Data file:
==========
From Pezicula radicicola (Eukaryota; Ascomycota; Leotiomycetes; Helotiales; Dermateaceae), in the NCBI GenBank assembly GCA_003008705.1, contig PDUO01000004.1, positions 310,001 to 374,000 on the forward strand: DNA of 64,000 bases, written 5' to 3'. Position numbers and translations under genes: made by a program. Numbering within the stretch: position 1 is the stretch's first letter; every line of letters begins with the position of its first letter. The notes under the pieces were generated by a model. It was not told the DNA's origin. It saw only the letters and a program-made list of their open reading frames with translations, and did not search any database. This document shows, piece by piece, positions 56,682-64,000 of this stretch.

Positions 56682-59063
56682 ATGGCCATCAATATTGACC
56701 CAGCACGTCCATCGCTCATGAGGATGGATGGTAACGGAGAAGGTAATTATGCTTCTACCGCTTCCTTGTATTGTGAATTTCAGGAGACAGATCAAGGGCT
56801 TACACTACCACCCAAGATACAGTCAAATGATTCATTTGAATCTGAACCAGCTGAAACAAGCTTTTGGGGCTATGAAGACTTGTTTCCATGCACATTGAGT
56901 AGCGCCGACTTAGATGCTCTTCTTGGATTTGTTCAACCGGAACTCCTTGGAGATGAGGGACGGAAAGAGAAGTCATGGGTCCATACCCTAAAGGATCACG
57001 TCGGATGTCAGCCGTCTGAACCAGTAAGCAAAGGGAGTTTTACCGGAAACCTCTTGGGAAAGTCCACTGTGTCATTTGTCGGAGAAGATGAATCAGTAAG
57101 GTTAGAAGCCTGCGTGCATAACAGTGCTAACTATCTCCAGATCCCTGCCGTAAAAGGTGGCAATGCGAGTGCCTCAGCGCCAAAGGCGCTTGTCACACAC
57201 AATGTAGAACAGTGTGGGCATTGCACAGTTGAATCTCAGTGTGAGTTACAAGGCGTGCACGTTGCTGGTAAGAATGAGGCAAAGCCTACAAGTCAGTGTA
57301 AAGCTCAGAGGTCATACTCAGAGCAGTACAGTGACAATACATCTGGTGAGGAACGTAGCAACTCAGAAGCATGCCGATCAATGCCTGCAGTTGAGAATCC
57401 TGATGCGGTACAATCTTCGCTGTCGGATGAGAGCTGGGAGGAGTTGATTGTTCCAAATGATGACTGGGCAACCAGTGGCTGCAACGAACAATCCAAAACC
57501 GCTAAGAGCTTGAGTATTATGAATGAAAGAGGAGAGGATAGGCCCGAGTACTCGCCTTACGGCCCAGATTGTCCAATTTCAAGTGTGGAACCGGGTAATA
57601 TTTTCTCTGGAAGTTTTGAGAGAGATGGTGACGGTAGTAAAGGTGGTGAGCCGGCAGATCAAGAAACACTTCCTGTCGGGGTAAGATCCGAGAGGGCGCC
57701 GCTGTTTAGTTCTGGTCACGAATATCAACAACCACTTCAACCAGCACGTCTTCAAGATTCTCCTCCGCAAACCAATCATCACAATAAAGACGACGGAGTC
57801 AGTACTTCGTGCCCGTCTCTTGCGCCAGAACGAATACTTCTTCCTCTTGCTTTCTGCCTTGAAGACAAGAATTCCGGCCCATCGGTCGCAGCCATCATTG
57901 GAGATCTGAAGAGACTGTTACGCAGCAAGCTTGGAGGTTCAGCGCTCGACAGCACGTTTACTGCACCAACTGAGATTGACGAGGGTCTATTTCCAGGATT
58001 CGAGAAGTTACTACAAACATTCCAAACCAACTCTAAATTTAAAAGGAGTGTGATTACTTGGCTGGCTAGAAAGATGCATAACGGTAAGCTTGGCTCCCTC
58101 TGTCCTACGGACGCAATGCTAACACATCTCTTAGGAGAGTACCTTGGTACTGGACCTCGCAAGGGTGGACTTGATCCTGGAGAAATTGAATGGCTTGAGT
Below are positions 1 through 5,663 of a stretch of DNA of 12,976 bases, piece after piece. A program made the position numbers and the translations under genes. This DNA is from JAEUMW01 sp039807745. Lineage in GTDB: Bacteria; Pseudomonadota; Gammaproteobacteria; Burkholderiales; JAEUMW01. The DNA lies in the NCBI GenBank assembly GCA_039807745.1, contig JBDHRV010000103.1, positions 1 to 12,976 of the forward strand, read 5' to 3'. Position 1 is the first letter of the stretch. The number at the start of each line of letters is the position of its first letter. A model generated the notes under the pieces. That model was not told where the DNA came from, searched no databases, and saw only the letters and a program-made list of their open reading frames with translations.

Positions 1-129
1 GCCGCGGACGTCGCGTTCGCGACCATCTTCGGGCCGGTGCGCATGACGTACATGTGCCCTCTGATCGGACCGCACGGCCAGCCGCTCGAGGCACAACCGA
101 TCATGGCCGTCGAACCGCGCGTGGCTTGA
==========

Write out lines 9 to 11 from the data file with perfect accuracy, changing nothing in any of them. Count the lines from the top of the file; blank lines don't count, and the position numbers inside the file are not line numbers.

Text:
57201 AATGTAGAACAGTGTGGGCATTGCACAGTTGAATCTCAGTGTGAGTTACAAGGCGTGCACGTTGCTGGTAAGAATGAGGCAAAGCCTACAAGTCAGTGTA
57301 AAGCTCAGAGGTCATACTCAGAGCAGTACAGTGACAATACATCTGGTGAGGAACGTAGCAACTCAGAAGCATGCCGATCAATGCCTGCAGTTGAGAATCC
57401 TGATGCGGTACAATCTTCGCTGTCGGATGAGAGCTGGGAGGAGTTGATTGTTCCAAATGATGACTGGGCAACCAGTGGCTGCAACGAACAATCCAAAACC